About three months later, a large envelope fell through the mail slot. The contents read “Congratulations Magdalena” – her mother’s name. M’Enesti’s family had won the DV Lottery.

“We couldn’t really believe it,” she says.  

With more uncertainty than enthusiasm, M’Enesti’s parents put the envelope aside. Space had grown scarce in her grandparents’ home, so they were building a new house for the family.

But M’Enesti and her sister were insistent, asking their parents to consider the opportunity. They began filling the forms out themselves, and eventually convinced the family to visit the embassy for an interview. Shortly after, M’Enesti’s family received the visa permissions to obtain green cards in the U.S. 

“We all said, ‘We’re going to go stay a few years, and then come back because our family was there,’” recalls M’Enesti. “In August 1995, we left, leaving our house unfinished.”

Upon arrival, M’Enesti expected the picture-perfect America she had dreamed of–the America she had seen on TV–but the reality was far different.

“The reality of working and struggling to pay rent, seeing my parents become kind of helpless because of language barriers,” M’Enesti says. 

She remembers the discrimination her parents faced in their neighborhood. When the dog would bark too much or her parents parked the car the wrong way, neighbors would call the police.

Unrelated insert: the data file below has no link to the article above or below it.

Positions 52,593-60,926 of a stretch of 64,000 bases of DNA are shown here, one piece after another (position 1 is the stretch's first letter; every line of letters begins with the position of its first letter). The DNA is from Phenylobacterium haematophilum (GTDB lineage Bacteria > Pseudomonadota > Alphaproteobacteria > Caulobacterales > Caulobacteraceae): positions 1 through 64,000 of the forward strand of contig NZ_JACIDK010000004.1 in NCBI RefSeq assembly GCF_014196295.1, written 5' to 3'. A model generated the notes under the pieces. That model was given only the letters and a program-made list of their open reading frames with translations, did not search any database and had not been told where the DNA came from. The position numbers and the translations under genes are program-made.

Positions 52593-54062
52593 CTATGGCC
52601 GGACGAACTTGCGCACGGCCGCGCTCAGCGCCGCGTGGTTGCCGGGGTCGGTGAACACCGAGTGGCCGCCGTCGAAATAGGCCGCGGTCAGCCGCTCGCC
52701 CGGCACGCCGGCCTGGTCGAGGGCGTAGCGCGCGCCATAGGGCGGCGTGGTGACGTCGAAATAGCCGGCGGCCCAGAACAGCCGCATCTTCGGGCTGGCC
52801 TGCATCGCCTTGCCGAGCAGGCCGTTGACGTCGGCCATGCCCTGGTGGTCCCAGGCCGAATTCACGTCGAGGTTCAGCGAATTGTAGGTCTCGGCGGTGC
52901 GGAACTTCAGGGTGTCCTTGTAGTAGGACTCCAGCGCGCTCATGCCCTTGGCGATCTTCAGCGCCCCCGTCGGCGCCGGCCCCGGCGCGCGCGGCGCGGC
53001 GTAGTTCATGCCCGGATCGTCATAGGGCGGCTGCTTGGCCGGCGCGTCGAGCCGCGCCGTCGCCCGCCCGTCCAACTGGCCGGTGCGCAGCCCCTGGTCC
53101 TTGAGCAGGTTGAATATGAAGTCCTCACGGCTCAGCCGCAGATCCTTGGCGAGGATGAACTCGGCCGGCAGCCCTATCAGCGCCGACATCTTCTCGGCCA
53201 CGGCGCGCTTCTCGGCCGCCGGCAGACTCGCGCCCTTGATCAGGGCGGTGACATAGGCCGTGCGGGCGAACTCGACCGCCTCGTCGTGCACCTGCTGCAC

M’Enesti was able to adapt more easily than her parents because she took language classes. School gave her a purpose and confidence to move forward. 

In Romania, M’Enesti had taken her first French class in the fifth grade and was immediately inspired by her teacher’s unique instruction, completely different from other Romanian classes. 

“The classroom was like a zoo, whereas in other classrooms, you’re supposed to sit at your desk and not move,” she recalls. 

Her combined educational experience in Romania and America led M’Enesti to pursue a career in languages and teaching. Today, she lives in Beaverton, Oregon and is a French language and culture instructor at Oregon State University. 

M’Enesti uses her passion for language and the human experience to connect with students, encouraging them to be uncomfortable, and leading with her own vulnerability. In her French courses, she thinks it’s crucial to focus not only on France, but also on its immigration history and diverse population.

Today, Romanian books can be found in M’Enesti’s home, where she speaks Romanian with her husband – a Romanian refugee who originally found political asylum in Canada – and her children. 

M’Enesti enjoys reading diaspora writings, as they reveal a new layer of perceiving the world. 

“These kinds of narratives that stem from a type of suffering seem enriching to me,” says M’Enesti. “They seem to be relatable.”

 As an immigrant, M’Enesti believes that being removed from a comfortable place requires finding survival methods. 

“That either destroys you, or makes you stronger,” says M’Enesti. 


This profile was written by Kera Nelson, a student for Professor Sindya Bhanoo’s journalism course at Oregon State University and was supported by an OSU Internationalization Grant.